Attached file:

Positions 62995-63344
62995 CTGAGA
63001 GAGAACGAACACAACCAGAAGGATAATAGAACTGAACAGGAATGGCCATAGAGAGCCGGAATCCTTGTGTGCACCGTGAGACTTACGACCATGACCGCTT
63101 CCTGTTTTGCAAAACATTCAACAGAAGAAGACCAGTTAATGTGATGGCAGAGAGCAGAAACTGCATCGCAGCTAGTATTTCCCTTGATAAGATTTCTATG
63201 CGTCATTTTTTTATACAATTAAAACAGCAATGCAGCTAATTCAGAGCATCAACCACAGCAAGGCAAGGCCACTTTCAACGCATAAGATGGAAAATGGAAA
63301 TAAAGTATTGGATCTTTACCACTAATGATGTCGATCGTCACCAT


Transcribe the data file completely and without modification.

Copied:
Positions 62995-63344
62995 CTGAGA
63001 GAGAACGAACACAACCAGAAGGATAATAGAACTGAACAGGAATGGCCATAGAGAGCCGGAATCCTTGTGTGCACCGTGAGACTTACGACCATGACCGCTT
63101 CCTGTTTTGCAAAACATTCAACAGAAGAAGACCAGTTAATGTGATGGCAGAGAGCAGAAACTGCATCGCAGCTAGTATTTCCCTTGATAAGATTTCTATG
63201 CGTCATTTTTTTATACAATTAAAACAGCAATGCAGCTAATTCAGAGCATCAACCACAGCAAGGCAAGGCCACTTTCAACGCATAAGATGGAAAATGGAAA
63301 TAAAGTATTGGATCTTTACCACTAATGATGTCGATCGTCACCAT